Feng X.,Nanjing Medical University | Zou Y.,Wuxi Peoples Hospital | Pan W.,Huaian No1 Hospital | Wang X.,Xuzhou No4 Peoples Hospital | And 12 more authors.
Lupus | Year: 2014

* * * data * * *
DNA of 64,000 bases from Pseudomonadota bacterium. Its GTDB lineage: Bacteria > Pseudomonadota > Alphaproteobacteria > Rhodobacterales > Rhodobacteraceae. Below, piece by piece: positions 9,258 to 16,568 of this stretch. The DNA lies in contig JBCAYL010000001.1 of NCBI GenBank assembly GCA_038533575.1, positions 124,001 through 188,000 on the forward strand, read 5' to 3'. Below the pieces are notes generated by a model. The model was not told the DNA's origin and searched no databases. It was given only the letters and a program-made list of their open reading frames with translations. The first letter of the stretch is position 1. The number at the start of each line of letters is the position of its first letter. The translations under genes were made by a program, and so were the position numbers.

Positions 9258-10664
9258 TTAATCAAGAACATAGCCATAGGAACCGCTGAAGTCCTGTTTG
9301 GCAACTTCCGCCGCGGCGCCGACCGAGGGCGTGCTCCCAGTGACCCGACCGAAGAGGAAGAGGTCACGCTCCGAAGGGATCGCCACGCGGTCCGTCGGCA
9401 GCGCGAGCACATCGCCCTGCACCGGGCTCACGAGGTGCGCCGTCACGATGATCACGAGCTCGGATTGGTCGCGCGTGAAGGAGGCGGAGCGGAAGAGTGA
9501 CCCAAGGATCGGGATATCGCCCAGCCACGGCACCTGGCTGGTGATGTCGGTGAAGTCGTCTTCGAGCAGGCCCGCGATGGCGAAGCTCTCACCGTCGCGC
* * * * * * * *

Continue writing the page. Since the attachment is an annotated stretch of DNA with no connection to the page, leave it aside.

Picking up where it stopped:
The objective of this study is to evaluate the association of clinical features and prognosis with age at disease onset in patients with systemic lupus erythematosus (SLE) in a large, multicenter Chinese cohort. Medical records of 1898 SLE inpatients from 15 hospitals were reviewed and classified into three groups according to their ages at disease presentation. Categorical data were analyzed by chi-square test and potentially associated factors were tested by multinomial logistic regression. Among the patients studied, 259 (13.6%) were juvenile onset (≤18 years), 1444 (76.1%) were early onset (>18 and ≤45 years) and 195 (10.3%) were late onset (>45 years). Whenever manifestations occurred, most patients (>80%) were diagnosed within two years. Juvenile-onset patients were more likely to be untreated before admission (p < 0.001) and have mucocutaneous manifestations (p < 0.001), but musculoskeletal symptoms (p < 0.05) and leukopenia (p < 0.05) were less frequent, while comorbidities were much higher in patients with late-onset SLE (p < 0.001). Neuropsychiatric, cardiopulmonary, renal and gastrointestinal involvement, disease activity index and damage scores were similar among three groups. Anti-Sm antibodies were less prevalent in late-onset patients (p < 0.05) and antimalarial drugs were more often applied to juvenile-onset patients (p < 0.001). As expected, mortality was elevated in the late-onset SLE group (p < 0.05), in which nearly half died of infections, which was much higher than those in the other two groups (p < 0.001). Logistic regression confirmed that patients with juvenile- and early-onset disease were associated with high incidence of being untreated prior to admission, and with low incidence of comorbidities as well as deaths caused by infection compared to patients with late-onset lupus. Interestingly, our data showed that more patients with late-onset disease had a SLEDAI score change of >7 at discharge. In conclusion, age at onset has an impact on SLE disease status, and infection is the main cause of death in those with late-onset lupus. Considering that the late-onset patients had simultaneously easily controllable diseases and high incidence of comorbidities, a different treatment strategy from younger patients should be considered. © The Author(s) 2013 Reprints and permissions: sagepub.co.uk/journalsPermissions.nav.